Researchers have proven that coffee is good for the heart, but people will need to drink at least for cups of the beverage to unlock its benefits.
The caffeine in coffee, apparently, could do more than just wake people up. Coffee can actually protect the heart, according to a study carried out by a team of researchers from Germany.
Benefits Of Coffee: Protects The Heart
"We've disproved what doctors have told your grandma: Don't drink coffee if you have a heart problem," Dr. Joachim Altschmied and Dr. Judith Haendeler told Inverse.
Altschmied and Haendeler are molecular biologists from the University of Dusseldorf, and are coauthors of a study published on the PLOS Biology journal that demonstrated the health benefits of coffee.
The researchers studied caffeinated laboratory mice and human tissue dosed with caffeine. They discovered that the stimulant may improve how cells inside the blood vessels work, by rejuvenating some proteins inside older adult cells to make them resemble younger cells.
However, for people to start experiencing the health benefits of coffee in protecting the heart, they will have to drink a "physiologically relevant amount," which is at least four cups.
"When you drink four to five cups of espresso," Altschmied said to Business Insider, "that seems to improve the function of the powerhouses of our cells, and therefore seems to be protective."
Several studies have debunked the belief that coffee is bad for the heart, including research published in in April that said drinking coffee does not lead to abnormal heart rhythms. Coffee has been determined to lower the risk for heart attacks, strokes, and diabetes.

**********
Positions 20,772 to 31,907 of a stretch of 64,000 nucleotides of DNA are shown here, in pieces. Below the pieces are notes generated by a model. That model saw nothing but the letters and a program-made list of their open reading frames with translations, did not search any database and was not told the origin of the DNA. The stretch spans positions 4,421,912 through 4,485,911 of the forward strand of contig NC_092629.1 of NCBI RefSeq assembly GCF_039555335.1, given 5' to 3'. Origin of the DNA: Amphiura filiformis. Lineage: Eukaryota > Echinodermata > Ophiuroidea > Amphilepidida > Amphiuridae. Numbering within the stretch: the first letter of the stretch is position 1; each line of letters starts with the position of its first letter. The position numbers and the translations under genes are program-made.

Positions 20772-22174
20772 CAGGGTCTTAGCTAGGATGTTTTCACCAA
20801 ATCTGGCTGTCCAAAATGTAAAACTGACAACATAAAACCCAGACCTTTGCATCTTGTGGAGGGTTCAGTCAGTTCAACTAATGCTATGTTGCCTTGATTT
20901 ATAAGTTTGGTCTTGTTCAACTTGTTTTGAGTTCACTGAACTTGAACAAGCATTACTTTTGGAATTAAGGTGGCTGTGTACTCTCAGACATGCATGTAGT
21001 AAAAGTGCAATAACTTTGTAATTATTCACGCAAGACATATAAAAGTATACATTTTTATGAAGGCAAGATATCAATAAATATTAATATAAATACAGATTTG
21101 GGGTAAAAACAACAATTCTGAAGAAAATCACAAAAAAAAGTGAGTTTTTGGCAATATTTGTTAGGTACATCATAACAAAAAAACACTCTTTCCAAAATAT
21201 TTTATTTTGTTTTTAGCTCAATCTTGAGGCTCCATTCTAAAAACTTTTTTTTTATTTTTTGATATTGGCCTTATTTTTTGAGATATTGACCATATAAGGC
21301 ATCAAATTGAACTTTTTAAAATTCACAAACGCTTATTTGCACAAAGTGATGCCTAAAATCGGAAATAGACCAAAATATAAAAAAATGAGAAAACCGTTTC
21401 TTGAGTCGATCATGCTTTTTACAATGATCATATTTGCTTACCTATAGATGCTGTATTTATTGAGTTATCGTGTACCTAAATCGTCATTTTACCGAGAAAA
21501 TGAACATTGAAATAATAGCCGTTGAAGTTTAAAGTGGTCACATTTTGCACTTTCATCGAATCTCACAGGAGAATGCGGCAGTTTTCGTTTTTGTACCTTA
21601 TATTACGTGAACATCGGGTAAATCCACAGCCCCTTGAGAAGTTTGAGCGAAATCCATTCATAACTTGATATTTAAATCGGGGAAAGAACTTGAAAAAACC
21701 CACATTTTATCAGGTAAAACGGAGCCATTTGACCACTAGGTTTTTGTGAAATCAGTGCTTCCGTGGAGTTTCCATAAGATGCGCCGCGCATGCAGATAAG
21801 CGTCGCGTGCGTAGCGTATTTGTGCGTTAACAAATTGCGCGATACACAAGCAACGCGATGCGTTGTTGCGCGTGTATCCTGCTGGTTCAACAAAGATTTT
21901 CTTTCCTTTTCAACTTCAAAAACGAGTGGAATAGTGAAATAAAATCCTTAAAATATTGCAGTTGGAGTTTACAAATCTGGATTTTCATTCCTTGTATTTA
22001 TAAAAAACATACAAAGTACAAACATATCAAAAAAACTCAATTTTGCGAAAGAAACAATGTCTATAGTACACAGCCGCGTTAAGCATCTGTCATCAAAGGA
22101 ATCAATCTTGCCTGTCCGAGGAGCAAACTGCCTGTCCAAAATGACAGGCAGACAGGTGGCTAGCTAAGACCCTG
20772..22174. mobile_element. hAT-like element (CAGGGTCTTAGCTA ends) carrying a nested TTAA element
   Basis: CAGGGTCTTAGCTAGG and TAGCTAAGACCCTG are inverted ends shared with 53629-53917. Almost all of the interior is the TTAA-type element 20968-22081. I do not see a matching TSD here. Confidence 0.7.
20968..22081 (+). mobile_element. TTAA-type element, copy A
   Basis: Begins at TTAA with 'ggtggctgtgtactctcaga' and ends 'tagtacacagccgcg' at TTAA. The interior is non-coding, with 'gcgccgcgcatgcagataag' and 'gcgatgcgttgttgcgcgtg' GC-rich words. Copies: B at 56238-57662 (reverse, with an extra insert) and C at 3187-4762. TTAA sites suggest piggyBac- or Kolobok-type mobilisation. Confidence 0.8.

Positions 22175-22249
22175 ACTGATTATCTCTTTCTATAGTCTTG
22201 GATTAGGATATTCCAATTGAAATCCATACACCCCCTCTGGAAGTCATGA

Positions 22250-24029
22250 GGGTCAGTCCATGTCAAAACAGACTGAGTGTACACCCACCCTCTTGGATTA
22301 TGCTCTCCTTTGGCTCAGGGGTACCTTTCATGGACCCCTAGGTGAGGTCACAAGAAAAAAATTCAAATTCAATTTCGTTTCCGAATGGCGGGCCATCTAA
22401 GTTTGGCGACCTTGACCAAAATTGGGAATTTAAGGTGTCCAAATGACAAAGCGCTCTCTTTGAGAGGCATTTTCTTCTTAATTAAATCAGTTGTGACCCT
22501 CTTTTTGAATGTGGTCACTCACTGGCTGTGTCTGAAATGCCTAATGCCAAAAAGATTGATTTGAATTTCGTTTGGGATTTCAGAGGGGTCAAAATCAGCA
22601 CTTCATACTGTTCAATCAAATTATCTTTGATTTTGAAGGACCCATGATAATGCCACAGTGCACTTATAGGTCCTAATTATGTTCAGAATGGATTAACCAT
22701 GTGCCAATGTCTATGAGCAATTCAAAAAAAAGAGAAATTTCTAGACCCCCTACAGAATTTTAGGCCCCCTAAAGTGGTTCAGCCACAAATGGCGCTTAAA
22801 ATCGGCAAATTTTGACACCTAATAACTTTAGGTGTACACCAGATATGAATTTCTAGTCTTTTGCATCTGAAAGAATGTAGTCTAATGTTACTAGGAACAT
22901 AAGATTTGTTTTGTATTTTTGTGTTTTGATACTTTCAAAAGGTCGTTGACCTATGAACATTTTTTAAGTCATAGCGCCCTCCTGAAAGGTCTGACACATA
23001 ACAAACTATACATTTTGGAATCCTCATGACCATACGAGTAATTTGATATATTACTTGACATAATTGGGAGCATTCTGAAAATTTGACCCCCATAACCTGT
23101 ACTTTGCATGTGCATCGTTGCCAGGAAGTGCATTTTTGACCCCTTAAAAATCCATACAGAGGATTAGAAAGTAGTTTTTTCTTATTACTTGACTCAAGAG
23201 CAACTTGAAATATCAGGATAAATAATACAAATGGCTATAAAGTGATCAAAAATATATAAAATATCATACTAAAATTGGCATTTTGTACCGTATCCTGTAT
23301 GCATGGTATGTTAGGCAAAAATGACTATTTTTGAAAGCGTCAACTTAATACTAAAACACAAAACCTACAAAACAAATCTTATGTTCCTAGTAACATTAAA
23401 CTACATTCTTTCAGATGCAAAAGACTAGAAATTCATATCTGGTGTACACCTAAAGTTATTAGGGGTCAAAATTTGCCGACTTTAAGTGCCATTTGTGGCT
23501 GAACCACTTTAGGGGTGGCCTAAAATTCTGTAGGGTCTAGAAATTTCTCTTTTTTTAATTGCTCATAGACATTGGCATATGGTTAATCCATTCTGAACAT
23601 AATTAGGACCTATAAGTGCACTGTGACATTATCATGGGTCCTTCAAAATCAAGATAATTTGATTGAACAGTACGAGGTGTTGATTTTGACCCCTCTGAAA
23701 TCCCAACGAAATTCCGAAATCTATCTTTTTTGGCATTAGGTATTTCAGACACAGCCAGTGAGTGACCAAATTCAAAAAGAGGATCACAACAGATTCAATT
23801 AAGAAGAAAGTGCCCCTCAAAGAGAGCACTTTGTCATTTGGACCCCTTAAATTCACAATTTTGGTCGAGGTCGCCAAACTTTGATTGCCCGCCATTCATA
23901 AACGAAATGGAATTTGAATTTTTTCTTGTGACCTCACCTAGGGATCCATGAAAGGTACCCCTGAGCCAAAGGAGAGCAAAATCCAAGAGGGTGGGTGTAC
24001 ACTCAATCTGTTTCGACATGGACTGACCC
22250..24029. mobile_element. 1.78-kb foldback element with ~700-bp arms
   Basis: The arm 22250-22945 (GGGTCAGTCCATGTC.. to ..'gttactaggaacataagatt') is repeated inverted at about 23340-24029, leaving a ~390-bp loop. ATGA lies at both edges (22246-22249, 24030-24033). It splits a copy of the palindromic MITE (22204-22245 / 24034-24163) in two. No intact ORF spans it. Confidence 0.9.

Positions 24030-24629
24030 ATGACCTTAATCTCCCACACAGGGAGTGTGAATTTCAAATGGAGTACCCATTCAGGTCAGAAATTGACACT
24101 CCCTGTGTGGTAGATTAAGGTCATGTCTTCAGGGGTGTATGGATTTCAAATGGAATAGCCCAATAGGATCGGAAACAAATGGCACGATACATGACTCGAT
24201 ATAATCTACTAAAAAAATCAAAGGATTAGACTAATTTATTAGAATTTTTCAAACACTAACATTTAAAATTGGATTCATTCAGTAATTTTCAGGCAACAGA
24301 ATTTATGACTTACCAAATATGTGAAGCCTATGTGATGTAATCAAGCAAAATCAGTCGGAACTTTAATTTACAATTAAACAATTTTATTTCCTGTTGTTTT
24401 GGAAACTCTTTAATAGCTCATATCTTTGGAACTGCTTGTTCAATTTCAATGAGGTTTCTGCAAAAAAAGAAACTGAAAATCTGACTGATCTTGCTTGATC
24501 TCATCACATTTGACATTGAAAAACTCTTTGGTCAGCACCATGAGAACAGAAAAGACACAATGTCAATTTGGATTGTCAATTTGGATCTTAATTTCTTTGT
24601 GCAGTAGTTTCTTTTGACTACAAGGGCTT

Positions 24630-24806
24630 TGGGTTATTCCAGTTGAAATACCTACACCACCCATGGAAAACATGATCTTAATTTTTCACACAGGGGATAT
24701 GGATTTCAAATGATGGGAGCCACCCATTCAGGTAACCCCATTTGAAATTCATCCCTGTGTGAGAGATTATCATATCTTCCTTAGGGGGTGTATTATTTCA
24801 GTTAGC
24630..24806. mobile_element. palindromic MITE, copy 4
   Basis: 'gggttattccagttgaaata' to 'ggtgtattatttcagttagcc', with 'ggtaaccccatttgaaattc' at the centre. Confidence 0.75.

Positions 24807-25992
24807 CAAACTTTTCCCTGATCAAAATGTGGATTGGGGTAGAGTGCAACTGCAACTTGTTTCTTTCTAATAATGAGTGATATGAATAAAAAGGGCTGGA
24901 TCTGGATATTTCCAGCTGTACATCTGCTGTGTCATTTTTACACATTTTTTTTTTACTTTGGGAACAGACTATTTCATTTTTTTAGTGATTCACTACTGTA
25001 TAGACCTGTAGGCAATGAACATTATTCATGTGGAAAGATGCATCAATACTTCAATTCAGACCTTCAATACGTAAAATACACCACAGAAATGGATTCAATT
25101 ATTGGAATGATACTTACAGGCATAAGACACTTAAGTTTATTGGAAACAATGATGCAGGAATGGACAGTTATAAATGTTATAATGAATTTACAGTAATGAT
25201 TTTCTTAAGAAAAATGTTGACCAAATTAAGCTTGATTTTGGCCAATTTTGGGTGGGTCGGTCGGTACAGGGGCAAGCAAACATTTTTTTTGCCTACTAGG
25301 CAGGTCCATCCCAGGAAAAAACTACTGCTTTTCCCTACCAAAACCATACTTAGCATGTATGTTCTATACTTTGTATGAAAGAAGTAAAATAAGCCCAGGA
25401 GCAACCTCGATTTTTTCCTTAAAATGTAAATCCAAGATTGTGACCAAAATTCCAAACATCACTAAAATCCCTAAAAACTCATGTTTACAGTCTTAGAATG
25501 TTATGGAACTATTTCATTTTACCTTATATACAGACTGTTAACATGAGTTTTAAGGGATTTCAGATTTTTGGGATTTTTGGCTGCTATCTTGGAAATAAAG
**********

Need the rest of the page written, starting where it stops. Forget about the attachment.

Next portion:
The new research, meanwhile, finally explains why coffee is able to provide these health benefits. Caffeine pushes a protein named p27 into the mitochondria of cells, improving their performance.
Altschmied, however, warned that drinking four cups of coffee alone should not replace all the other healthy activities of people, such as exercising and eating healthy.
Coffee And Cancer
Coffee has been proven to be good for the heart, but the beverage's link to cancer is still under debate.
In May, coffee sold in California started carrying cancer warning labels. All coffee companies, from as big as Starbucks to as small as corner cafes, are required to comply with the ruling, which is based on the presence of the potentially cancerous byproduct acrylamide in the coffee roasting process.
Cancer experts, however, have refuted the warning. They claim that no link has been established between drinking coffee and developing cancer.